Blue Island borders the city of Chicago and shares its northern border with Morgan Park. The location of Blue Island Village is beautiful and has allowed the work of at least a few writers over the years. It is also home to the Blue Island Sun - Standard, founded by former Chicago Tribune columnist and current Chicago Daily News columnist Don DeLuca, as well as a number of other local newspapers, magazines, newspapers and magazines. In his article "The Young Community" in the Chicago Journal-Tribune, the writer Alfred E. "Alfred" R. Drexel Jr., a resident of the village, made the following observation about the appearance of this young community:
Throughout its long history, the built environment of Blue Island has featured a wide range of architectural styles and eras. Some of these houses are on the National Register of Historic Places and are home to the Chicago Horticultural Society, a horticultural society in the early 20th century. Later it was renamed the Chicago Horticulture Society and now operates the Chicago Botanic Garden in Glencoe, Illinois.
For personal visits, our team can offer a ride to any of the Blue Island locations. The arts scene enriches residents with a variety of events, many of which are sponsored by the Blue Island Arts Alliance. From concerts to shows, we can take you to a variety of local acts while you mingle with your neighbors.
We are located in the heart of Blue Island on the corner of Vermont Street and Main Street and accept a wide range of vehicles to suit your needs. The building was originally on the site of the Three Sisters Antique Mall, where it now stands on Vermont Street.
In later years, the building housed a variety of shops, including a grocery store, a gas station and a liquor store. Today, downtown Blue Island is known for its restaurants, bars, shops, restaurants and restaurants.
The Chicago, Rock Island and Pacific Railroad came in 1852 and the city was considered an important regional commercial center. Several belts crossed the southern and western parts of the city, with the Rock Island line building extensive freight stations, shops and roundabouts. It was popular with Southerners who used it as a boarding house and still use it today, as well as with developers who built feeder canals for the Illinois and Michigan canals.
The Blue Island House served as a social centre for the surrounding region until it was destroyed by fire in 1858. The first religious services were held in the town in 1861, although religious gatherings have been held there since its establishment in 1836. It continued to respect the tradition of preserving the communities that had been formed in the first years of the church and accommodating new places of worship that served the needs of the community, as well as the residents and visitors.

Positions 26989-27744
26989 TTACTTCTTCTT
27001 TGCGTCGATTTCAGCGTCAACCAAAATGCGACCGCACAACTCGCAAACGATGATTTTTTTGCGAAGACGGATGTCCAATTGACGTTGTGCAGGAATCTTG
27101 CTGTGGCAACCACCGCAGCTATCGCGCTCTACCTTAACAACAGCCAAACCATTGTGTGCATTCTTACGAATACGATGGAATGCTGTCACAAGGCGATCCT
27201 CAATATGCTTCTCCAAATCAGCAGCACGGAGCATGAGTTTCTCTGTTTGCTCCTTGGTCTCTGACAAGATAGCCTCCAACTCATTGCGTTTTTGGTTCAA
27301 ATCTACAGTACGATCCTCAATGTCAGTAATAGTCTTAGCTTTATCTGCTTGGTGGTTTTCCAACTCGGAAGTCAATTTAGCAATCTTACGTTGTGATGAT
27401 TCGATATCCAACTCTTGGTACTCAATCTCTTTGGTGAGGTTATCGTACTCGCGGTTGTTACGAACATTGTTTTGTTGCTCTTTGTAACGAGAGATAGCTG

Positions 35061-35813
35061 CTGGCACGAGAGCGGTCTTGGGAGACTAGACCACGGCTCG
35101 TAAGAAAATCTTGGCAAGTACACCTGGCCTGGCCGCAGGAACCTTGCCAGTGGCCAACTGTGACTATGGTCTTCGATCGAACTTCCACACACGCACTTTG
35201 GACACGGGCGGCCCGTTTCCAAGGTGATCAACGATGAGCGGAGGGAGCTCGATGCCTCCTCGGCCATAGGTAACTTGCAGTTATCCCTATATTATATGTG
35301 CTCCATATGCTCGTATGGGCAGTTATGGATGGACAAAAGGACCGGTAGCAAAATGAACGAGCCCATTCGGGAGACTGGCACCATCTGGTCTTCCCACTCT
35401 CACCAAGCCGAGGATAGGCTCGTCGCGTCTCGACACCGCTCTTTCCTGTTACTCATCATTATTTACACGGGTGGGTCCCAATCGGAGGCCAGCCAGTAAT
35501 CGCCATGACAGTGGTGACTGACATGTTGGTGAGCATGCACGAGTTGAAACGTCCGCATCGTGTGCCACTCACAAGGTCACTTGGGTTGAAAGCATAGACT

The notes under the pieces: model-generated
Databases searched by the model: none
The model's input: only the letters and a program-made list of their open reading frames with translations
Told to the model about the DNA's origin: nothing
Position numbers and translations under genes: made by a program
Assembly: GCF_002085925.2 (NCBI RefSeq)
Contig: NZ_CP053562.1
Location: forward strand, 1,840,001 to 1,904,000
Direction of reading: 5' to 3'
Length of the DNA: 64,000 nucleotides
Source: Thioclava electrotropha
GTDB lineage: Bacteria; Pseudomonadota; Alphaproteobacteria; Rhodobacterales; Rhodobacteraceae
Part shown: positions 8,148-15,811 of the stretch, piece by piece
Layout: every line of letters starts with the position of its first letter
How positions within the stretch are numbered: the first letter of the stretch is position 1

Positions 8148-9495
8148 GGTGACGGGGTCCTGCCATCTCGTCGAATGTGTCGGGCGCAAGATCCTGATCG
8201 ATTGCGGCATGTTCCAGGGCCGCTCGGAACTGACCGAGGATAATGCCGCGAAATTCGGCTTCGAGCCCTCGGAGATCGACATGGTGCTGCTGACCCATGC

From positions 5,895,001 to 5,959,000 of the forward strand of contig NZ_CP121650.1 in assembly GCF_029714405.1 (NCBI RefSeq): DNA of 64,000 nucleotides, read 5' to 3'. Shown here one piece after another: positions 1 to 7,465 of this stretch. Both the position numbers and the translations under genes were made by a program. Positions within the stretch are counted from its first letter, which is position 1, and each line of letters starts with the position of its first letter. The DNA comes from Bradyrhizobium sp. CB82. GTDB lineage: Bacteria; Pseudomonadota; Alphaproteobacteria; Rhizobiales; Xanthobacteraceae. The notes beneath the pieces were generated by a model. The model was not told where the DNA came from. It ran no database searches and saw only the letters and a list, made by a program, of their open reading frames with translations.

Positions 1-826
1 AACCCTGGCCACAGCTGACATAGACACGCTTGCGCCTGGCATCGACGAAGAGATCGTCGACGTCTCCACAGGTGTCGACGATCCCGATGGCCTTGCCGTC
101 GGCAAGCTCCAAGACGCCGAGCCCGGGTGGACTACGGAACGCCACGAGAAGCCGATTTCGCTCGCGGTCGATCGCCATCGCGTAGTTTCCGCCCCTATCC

In 1844 the building was dismantled, reassembled on Blue Island and sent across the Little Calumet River on a raft. In 1855 Rock Island pivoted its lines away from the river and built its depot near the hill, but the Portland was forgotten and was inaugurated in 1864 in a ceremony presided over by the 132nd Infantry Commander, who was in World War I. The Blue Island Opera House was built in the late 18th century by William Zacharia Robinson and his wife to replace the Robinson Block, which was destroyed by a large Blue Island fire that year.
At the same time, the name of the post office in Blue Island was changed, and the name of the post office was also changed by Worth to coincide with the township in which it was located.
When Blue Island was incorporated as a village in 1872, the boundaries of the village were included, and the post office was located in what is now Western Avenue Uptown (again more or less), south of Vermont Street. Portland was on land purchased by the federal government, more or less west of Western Street, north of New York Street, and more than half a mile east of Burlington Street; and Portland was in the countryside to the north and south. The post offices were located on a contiguous plot of land and were in the area of the disk, as was the building in which they worked.
The house was built by Carlton Wadhams (1810 - 1891), who came to Blue Island from Goshen, Connecticut in 1839 and farmed land north of the village before opening the American House Hotel (which was not built anymore) in 1844. The charter, adopted by the State of Illinois on March 7, 1867, was the first charter of a village in Illinois since the incorporation of Chicago, Illinois, on July 1, 1870. Waddell made his first fortune in the hotel, staying there until about 1869, when he sold his possessions and moved to South Bend, Indiana.